Under a No Expansion scenario, every community in our city, and Innes Ward in particular due to our neighbourhoods generally having well below the average density found in other suburban parts of Ottawa; would need to see strong intensification, with substantial infill projects to fill this gap. Regardless of how quickly the City’s urban core builds upwards, our population will see a roughly 40% increase in 26 years. To date, Innes Ward has generally avoided many of the large infill complexes that have been built up around the city. Our roadway infrastructure was designed for lower density residential communities, composed of detached, semi-detached, and townhouses, and is therefore not currently designed to absorb 1,500+ unit condo developments popping up along the length of Innes Road, for example. Within the report tabled by city planning staff, which you will find linked at the end of this post, are examples of the type of intensification on our existing suburban streets that would have to take place over the next 26 years to support the new growth, while maintaining existing boundaries. While many may not object to seeing large-scale developments intermixed with homes on our existing streets, there is no denying that it would permanently and fundamentally alter the character of our communities, especially older ones such as Blackburn Hamlet, Chapel Hill North and South, and Chateauneuf.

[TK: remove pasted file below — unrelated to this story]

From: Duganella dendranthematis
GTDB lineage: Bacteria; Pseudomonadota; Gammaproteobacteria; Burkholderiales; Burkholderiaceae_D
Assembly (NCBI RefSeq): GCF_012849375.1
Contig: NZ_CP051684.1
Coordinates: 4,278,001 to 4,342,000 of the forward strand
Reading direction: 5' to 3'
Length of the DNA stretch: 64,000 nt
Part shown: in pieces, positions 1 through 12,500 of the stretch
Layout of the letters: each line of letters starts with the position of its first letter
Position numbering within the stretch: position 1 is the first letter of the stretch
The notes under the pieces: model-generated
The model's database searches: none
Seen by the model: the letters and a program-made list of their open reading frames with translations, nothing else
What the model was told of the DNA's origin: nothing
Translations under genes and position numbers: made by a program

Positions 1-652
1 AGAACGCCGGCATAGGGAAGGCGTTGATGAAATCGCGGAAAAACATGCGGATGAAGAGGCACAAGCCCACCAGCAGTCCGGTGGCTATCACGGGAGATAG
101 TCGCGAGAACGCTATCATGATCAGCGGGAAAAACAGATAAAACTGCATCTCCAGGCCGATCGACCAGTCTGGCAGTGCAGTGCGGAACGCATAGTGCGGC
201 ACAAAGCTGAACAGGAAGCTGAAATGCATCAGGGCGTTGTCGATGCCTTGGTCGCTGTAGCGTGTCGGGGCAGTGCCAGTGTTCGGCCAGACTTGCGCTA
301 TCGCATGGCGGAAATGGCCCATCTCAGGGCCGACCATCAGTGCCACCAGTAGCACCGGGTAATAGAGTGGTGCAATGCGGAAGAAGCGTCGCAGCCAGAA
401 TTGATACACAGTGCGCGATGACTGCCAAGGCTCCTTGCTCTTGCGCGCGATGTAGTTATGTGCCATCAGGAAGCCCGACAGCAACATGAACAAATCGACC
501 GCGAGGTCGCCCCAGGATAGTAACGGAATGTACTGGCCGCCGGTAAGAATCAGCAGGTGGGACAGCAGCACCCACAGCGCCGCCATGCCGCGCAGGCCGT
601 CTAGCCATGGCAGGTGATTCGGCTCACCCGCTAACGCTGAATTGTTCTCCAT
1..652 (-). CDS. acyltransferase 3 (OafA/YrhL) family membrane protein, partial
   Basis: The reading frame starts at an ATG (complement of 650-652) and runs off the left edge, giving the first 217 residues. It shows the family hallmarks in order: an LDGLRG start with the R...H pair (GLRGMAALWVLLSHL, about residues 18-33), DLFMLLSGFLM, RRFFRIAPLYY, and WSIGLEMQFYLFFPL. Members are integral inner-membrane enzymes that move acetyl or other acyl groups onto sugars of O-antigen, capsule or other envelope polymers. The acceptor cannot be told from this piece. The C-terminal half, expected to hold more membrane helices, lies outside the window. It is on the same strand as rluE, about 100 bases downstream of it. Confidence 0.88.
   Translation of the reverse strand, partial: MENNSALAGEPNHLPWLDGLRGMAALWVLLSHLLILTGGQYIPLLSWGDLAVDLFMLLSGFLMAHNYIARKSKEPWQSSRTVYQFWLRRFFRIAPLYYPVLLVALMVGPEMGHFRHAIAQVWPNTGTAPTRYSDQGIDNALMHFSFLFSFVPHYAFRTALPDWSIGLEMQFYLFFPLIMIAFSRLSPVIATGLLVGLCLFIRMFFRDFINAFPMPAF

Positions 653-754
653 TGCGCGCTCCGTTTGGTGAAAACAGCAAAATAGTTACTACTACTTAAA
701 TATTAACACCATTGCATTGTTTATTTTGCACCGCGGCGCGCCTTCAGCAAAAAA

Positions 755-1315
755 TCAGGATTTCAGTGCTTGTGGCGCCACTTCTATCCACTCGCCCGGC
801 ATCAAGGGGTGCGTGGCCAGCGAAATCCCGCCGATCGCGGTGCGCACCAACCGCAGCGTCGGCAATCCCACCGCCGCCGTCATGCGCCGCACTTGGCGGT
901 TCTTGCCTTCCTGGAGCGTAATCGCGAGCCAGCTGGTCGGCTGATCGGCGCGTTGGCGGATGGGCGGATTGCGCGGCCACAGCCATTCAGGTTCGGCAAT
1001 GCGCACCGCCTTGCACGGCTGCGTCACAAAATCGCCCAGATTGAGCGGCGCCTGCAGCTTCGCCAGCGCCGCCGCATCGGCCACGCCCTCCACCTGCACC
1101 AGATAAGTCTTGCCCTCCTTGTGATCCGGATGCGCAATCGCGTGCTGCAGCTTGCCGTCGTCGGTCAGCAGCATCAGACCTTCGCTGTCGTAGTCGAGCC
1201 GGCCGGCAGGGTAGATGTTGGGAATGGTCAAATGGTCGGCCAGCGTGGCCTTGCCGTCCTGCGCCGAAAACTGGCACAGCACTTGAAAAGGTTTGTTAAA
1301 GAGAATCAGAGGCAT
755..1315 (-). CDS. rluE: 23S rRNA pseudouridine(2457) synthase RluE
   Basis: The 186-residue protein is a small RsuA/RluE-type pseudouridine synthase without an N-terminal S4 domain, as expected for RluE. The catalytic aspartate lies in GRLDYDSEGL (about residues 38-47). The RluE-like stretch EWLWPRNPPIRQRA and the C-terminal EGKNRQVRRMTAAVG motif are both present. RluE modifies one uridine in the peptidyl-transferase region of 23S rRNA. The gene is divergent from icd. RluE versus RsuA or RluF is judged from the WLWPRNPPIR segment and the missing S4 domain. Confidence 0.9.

A Balanced Approach scenario will allow us, as Council, to put the necessary bureaucratic tools in place for city staff to ensure that new developments are built that compliment our existing neighbourhoods. It does not mean a free-for-all of urban sprawl, nor does it require Ottawa to focus only on building up – taking housing costs along with it. What is required however, are clear and specific regulations on how development must take place over the next quarter century. No longer can we allow communities to be built with road, cycling, and pedestrian infrastructure; parklands; recreation facilities; and retail amenities; being either an after-thought, or if planned, not built for 10, 15, 20+ years after the homes go in.